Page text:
Zac Benson, a former Union University student and a graduate of the University of Tennessee with a bachelor of fine arts degree, will be using his skills as a sculptor to present new works on Union’s campus.
The son of art department chairman Lee Benson, Zac Benson is a 25-year-old former art major who has been headed toward one point for most of his life: He wants to become a successful, full-time sculpting artist.
However, he has encountered a minor setback. After applying to graduate school, Benson was denied acceptance to all five programs to which he applied.
After much soul searching, he decided to use the emotionally and psychologically draining event as a means to expand his portfolio and broaden his horizons.
What originally began as a personal project based around the loss of Benson’s grandparents started to meld into a new string of expressive methods, he said.
In the first piece, Benson was photographed wearing a suit while tied to a large tree with yarn that was left to him by his grandmother.
There was a distance of 14 feet from the top of Benson’s head to the ground. The piece depicted the overwhelming feeling of helplessness Benson felt after finding out he had not been accepted into graduate school.
“I was all dressed up but had no place to go,” Benson said. “For six years and potentially 25 years I was going down this road, and then within a split second, my plan deviated. That’s where this new work comes up.”
Benson has completed three performance pieces he temporarily dubbed the “All Dressed Up, But No Place To Go” series.
The second performance piece, also a photograph, depicted Benson wearing formal clothing while suspended by nails to the side of an old barn. He had purchased clothing much too large so that he could drive nails through the fabric and be suspended comfortably for a long period of time.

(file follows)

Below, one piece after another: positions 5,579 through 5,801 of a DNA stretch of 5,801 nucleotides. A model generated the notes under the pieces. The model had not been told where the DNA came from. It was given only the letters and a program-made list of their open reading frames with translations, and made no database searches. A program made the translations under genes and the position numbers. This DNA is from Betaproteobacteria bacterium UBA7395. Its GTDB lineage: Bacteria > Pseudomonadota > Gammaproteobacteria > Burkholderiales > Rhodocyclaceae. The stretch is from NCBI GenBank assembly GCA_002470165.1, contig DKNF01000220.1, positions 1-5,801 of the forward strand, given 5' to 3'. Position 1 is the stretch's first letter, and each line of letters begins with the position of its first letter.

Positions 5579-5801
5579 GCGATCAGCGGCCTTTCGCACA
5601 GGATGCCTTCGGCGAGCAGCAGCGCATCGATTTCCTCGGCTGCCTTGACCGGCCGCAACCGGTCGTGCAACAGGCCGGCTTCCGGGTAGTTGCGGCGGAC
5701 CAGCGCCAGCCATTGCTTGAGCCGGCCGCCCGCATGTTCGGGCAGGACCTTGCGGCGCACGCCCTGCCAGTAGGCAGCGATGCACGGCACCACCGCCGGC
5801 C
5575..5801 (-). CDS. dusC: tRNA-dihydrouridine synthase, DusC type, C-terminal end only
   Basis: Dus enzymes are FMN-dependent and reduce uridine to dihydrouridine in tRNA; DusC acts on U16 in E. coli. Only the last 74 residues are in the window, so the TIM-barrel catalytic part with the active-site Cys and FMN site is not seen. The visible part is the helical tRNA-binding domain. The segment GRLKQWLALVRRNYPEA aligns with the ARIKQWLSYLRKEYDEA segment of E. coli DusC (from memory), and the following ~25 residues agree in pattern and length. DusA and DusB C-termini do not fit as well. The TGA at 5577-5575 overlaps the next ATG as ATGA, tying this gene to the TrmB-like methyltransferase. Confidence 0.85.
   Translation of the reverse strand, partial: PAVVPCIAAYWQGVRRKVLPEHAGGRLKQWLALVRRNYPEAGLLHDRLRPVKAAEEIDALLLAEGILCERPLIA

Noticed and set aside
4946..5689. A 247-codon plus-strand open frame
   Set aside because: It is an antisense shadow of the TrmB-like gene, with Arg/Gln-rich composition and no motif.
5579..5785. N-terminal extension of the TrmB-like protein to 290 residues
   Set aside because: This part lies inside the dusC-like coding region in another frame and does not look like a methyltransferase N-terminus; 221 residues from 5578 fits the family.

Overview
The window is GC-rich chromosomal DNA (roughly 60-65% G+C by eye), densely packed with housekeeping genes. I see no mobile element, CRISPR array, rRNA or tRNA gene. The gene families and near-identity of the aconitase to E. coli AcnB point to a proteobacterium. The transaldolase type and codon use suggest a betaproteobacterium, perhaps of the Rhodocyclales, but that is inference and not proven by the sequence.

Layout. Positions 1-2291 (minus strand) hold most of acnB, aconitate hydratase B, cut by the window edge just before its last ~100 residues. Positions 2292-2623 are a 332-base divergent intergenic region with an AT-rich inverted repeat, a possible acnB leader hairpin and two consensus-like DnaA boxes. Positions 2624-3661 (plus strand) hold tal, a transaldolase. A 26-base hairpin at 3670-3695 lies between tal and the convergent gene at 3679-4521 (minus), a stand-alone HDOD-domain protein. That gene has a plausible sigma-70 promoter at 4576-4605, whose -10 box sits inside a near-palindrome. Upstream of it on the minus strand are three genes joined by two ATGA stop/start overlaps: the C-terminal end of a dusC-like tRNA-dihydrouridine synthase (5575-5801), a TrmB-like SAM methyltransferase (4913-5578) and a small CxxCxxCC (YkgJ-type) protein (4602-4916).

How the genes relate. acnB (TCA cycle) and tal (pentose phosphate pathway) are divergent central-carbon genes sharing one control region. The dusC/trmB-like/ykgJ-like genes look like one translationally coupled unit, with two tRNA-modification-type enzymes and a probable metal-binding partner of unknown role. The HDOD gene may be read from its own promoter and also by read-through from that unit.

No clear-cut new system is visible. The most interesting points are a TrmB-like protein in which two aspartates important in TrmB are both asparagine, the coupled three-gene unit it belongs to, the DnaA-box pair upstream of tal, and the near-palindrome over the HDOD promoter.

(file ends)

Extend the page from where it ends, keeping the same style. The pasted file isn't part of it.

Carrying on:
Benson required at least two assistants to help suspend him for each performance piece.
The final performance piece was similar to the tree and barn pieces but was somewhat more challenging due to the location, he said. Benson dressed, once more, in a black, formal suit and was tied parallel to a horizontal beam that rests 12 feet above his personal studio space.
Benson was secured on the underside of the beam facing the ground.
These pieces were a challenge to Benson since he had never created performance art before, he said. He adapted these
concepts into a series and planned to construct exhibits out of paper. These pieces will be seen on Union’s campus.
The first piece is based on the arrival of three letters that informed Benson he had not been accepted into graduate school.
“You will make work about what you’re going through,” Benson said. “To me these three papers involved me emotion- ally, psychologically and spiritually as well. It consumed me. These three pieces of paper are like a wall in the middle of my path.”
After collecting more than 3,000 sheets of paper from the recycling bins around campus, Benson will create a large scale piece to cover a hill measuring no smaller than 200 feet by 200 feet.
He plans to attach the large amount of paper to the ground using toothpicks. This project entered production May 6-10.
“Symbolically it will represent those three letters,” Benson said. “What you’re going to see is how I felt when I got those rejection letters. It was this overwhelming sense of something being in the way. I want it to appear unusual to the surrounding landscape.”
The second piece will also be created from the collected sheets of paper. Benson will stack sheets of paper up to a height of 12 feet.
The paper will be held in place by a thin structure in the center, a single, large column that will stand out to viewers. This piece also is supposed to impose the same feeling as the landscape.
“I want it to seem kind of overbearing, as if it’s taking over you,” Benson said. “You’ll feel small compared to this structure.”
Benson wants these pieces to communicate what he was feeling, but he also wants the pieces to relate to the struggles of all.
“It’s universal because anyone can fill in their own meaning of the pieces,” Benson said. “For me it’s about rejection from graduate school, but the titles of the pieces are open to transitional periods that we go through, whether they are positive or negative.”